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Am J Hosp Pharm. 1976 Aug;33(8):807-10.

Drug therapy in colonial and revolutionary America.

Abstract

Drug therapy during the Colonial and Revolutionary War period in America is discussed. Therapy in the 17th and 18th centuries remained largely symptomatic rather than curative. Treatment included such "depletion" measures as purging, sweating, bleeding, blistering and vomiting. Purgatives, emetics, opium, cinchona bark, camphor, potassium nitrate and mercury were among the most widely used drugs. European herbals, dispensatories and textbooks were used in the American colonies, and beginning in the early 18th century, British "patent medicines" were imported. During the Revolutionary War, the supply of drugs from Britain was cut off. The Continental Congress established laboratories and storehouses to serve the needs of the army.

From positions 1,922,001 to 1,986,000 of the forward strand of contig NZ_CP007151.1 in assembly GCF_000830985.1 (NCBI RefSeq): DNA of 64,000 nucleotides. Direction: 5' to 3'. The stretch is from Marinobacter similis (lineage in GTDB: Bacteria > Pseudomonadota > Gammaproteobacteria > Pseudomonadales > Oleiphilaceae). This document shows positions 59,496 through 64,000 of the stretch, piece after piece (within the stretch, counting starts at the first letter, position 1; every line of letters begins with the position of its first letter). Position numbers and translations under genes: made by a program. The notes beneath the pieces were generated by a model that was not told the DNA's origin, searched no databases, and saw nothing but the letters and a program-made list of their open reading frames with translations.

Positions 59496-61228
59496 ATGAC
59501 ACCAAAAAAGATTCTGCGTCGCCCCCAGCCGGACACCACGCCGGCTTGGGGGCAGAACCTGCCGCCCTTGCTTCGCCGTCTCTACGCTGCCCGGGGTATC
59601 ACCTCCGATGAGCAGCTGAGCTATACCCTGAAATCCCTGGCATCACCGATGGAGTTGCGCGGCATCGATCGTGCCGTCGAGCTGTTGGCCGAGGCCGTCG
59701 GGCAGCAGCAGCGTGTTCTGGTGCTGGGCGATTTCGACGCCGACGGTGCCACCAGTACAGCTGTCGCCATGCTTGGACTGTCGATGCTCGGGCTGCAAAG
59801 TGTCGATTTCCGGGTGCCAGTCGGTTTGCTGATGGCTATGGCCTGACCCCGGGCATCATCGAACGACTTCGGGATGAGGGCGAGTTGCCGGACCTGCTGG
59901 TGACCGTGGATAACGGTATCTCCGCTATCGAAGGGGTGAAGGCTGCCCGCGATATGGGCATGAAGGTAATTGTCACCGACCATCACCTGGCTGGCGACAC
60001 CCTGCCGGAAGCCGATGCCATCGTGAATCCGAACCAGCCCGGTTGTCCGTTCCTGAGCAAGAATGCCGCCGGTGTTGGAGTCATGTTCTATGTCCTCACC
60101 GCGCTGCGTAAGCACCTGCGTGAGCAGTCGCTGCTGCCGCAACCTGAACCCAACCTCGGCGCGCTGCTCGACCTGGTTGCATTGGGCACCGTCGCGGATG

PMID:
782235
[Indexed for MEDLINE]

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